The affected power adapters, which have a white rectangular plastic housing that plugs directly into the wall socket, bear the model number CYAP05 050100U.

“The model number, amps ‘1.0A,’ ‘Jiangsu Chenyang Electron Co. LTD,’ and ‘Made in China’ are printed in black near the prongs on the power adapter,” the CPSC stated. “The power adapter was not sold separately.”

Incidents reported due to Hatch sound machines

As of time of publication, Hatch said it has “received 19 reports of the plastic housing surrounding the AC power adapter coming off, including two reports of consumers who experienced a minor electrical shock.”

Where recalled Hatch products were sold

The Rest 1st Generation sound machines were sold online directly from the Hatch website and Amazon, as well as at BuyBuyBaby, Target, Walmart, Nordstrom, Pottery Barn Kids and BestBuy stores nationwide from January 2019 through September 2022.

What consumers can do if they have a recalled Hatch sound machine

“Consumers should immediately stop using the recalled power adapters sold with Rest 1st Generation sound machines, and contact Hatch for a free replacement power adapter,” CPSC stated. “Consumers should unplug the cord, cut the cord on the recalled power adapter, take a photo of the adapter showing the model number and the cut cord, upload the photo, and provide their name and mailing address at www.hatch.co/adapterrecall.”

The agency added, “Hatch is contacting all registered owners directly.”

Copyright © 2024, ABC Audio. All rights reserved.

More than 4,000 pounds of liquid eggs recalled from nine states

USDA

(NEW YORK) — More than 4,600 pounds of liquid egg products have been pulled from shelves due to “misbranding and undeclared allergens.”

Michael Foods Inc. has issued a recall on approximately 4,620 pounds of liquid egg products that contained milk, which is a known allergen but was not declared on the product label, the U.S. Department of Agriculture’s Food Safety and Inspection Service announced Sunday.

Details about liquid egg recall

“The problem was discovered during a routine carton inventory evaluation. The establishment notified FSIS when it discovered that a limited amount of Whole Egg with Citric Acid cartons was unaccounted for, and there was a corresponding excess of Breakfast Blend Scrambled Egg carton in inventory,” the FSIS stated. “The unaccounted Whole Egg with Citric Acid cartons were inadvertently utilized during a single short Breakfast Blend Scrambled Egg production run. The Breakfast Blend formulation contains an allergen, a dairy ingredient (milk), which is not declared on the Whole Egg with Citric Acid label.”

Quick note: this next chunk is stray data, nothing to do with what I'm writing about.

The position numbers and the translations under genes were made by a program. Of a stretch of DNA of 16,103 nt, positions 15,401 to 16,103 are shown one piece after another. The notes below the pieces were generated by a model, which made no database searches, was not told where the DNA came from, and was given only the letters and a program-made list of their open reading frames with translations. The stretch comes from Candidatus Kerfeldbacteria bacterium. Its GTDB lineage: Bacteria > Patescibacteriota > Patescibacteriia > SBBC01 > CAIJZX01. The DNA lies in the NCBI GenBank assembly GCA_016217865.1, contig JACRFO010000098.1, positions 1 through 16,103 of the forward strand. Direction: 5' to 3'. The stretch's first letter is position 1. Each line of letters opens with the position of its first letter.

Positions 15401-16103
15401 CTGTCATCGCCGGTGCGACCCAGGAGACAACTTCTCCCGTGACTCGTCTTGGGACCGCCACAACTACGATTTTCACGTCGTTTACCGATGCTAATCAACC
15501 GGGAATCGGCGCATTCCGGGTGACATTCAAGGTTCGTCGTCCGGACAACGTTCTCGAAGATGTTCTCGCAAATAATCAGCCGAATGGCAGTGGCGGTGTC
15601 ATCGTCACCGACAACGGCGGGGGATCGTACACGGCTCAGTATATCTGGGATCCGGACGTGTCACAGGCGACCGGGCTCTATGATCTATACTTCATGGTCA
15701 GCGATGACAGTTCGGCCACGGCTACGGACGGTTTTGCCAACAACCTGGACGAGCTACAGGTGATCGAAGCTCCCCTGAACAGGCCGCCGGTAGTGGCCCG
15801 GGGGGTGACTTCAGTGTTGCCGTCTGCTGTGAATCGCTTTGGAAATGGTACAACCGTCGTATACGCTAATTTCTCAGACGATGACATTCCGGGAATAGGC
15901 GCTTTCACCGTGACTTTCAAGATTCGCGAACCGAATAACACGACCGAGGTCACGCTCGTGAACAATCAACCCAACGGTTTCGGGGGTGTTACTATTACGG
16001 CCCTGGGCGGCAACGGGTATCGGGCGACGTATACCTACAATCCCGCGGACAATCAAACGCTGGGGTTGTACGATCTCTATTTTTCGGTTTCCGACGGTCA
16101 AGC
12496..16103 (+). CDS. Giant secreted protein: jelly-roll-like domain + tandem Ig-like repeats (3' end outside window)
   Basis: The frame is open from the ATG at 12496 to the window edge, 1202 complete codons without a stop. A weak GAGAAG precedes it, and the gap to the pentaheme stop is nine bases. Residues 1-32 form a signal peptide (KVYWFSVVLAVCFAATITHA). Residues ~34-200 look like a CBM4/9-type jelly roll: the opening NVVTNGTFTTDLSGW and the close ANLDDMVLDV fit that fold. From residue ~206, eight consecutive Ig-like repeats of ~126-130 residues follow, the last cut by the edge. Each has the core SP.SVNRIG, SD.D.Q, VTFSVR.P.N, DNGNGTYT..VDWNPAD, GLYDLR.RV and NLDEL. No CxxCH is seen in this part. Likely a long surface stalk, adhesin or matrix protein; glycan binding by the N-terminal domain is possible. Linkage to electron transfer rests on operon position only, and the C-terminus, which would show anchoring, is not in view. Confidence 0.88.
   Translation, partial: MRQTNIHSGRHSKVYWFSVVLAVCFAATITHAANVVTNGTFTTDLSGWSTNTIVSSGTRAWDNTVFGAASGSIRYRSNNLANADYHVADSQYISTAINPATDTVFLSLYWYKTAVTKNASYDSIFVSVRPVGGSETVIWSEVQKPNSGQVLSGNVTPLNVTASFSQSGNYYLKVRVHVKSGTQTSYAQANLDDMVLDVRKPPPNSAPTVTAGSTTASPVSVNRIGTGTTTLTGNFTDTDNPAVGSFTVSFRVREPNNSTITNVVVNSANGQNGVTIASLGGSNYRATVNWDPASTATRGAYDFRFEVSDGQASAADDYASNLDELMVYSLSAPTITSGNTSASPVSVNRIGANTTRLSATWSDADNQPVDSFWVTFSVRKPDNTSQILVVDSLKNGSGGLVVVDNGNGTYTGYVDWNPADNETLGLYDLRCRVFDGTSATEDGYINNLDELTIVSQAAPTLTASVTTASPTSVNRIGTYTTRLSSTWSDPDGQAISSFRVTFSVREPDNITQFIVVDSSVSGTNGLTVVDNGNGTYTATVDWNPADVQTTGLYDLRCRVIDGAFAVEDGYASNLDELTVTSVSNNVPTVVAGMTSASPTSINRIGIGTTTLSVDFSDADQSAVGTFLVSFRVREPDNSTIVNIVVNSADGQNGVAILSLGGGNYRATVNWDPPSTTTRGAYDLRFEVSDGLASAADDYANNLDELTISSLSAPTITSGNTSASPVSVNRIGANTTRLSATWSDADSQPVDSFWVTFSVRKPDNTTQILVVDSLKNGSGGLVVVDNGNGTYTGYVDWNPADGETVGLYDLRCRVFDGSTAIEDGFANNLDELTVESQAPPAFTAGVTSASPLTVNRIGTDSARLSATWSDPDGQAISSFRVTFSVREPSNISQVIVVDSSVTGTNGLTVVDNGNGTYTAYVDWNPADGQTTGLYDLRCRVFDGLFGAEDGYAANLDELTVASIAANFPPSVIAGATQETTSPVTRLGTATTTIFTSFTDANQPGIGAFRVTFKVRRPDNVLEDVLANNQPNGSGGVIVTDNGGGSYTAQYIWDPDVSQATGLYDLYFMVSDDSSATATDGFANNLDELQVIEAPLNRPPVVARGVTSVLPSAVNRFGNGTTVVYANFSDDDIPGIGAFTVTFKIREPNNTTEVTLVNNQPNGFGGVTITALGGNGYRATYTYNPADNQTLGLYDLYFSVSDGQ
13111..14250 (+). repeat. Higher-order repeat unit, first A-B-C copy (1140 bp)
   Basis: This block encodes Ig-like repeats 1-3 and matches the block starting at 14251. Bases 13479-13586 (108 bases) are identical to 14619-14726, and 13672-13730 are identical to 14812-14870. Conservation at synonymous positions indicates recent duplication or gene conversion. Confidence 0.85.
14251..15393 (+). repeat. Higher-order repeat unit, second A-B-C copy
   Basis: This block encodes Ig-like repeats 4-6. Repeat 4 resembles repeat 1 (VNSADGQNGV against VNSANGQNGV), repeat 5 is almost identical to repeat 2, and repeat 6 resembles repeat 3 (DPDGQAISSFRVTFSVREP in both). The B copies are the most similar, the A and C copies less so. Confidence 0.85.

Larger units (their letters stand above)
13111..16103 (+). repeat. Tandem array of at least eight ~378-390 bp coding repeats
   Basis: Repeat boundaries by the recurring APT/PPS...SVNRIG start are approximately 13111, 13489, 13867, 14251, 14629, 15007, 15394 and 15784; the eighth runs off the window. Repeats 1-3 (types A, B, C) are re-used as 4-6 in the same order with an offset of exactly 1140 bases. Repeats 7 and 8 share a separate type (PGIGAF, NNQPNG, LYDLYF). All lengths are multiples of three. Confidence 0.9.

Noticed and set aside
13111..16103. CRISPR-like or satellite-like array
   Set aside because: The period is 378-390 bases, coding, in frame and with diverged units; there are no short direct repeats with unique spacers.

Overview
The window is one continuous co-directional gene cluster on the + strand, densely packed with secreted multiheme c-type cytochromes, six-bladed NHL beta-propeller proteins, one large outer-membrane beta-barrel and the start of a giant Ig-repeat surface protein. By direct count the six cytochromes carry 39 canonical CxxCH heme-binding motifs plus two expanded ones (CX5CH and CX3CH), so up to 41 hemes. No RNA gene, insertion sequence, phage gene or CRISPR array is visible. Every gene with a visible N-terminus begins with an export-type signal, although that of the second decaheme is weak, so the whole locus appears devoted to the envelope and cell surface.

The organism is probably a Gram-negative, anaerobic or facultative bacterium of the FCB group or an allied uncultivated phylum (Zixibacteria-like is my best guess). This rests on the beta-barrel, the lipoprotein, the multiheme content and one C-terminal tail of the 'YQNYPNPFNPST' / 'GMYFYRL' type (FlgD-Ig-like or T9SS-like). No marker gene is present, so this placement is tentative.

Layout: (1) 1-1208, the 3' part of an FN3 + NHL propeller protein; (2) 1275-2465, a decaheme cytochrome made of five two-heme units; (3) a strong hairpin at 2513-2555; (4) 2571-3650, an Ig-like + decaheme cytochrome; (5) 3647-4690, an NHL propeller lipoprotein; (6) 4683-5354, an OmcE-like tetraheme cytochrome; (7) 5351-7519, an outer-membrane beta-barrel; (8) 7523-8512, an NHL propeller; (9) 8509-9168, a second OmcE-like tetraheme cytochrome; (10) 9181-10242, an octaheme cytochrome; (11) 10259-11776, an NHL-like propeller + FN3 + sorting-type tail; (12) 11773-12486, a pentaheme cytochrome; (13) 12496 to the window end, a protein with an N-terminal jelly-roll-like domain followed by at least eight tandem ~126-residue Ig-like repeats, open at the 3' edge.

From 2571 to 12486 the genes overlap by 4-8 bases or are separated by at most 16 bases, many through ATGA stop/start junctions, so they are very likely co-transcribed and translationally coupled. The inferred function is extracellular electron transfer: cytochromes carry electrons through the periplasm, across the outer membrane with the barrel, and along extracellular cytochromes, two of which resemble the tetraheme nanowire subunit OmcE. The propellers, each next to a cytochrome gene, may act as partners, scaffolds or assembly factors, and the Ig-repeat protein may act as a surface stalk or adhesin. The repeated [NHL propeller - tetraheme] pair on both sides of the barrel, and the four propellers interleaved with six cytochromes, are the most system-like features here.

Recalled liquid egg product information

According to the FSIS, the recalled items were produced June 11, 2024. Impacted products include 32-ounce paperboard cartons containing the name “FAIR MEADOW Foundations WHOLE EGGS with CITRIC ACID” with a use by date of Sept. 16, 2024 (“16 SEP 24” on the carton), and the lot code 4162G.

“This product is packaged within a corrugated case labeled Scrambled Egg Blend with the same use by date and lot code,” the agency stated.

The recalled liquid eggs also bear an establishment number “EST. G1455” inside the USDA mark of inspection, the FSIS said.

Where recalled liquid egg products were sold

According to the FSIS announcement, the recalled products were “shipped to restaurant consignees for institutional use in Alabama, Idaho, Louisiana, Minnesota, Nebraska, New Mexico, Ohio, South Carolina, and Utah.”

What restaurants should do with recalled liquid eggs

The agency said it is “concerned that some product may be in institutional, restaurant refrigerators” and urged those establishments “not to serve these products.”

“These products should be thrown away or returned to the place of purchase,” the recall announcement stated.

As of time of publication, the FSIS stated that there have been “no confirmed reports of adverse reactions due to consumption of these products.”

A representative for Michael Foods Inc. did not immediately respond to ABC News’ request for additional comment.

“Consumers with questions about the recall can contact Kristina Larsen, Director Customer Service, Michael Foods Inc. at 952-258-4903 or kristina.larsen@michaelfoods.com,” the FSIS said Sunday, adding that those with general food safety questions may “call the toll-free USDA Meat and Poultry Hotline at 888-MPHotline (888-674-6854) or send a question via email to MPHotline@usda.gov.”

Copyright © 2024, ABC Audio. All rights reserved.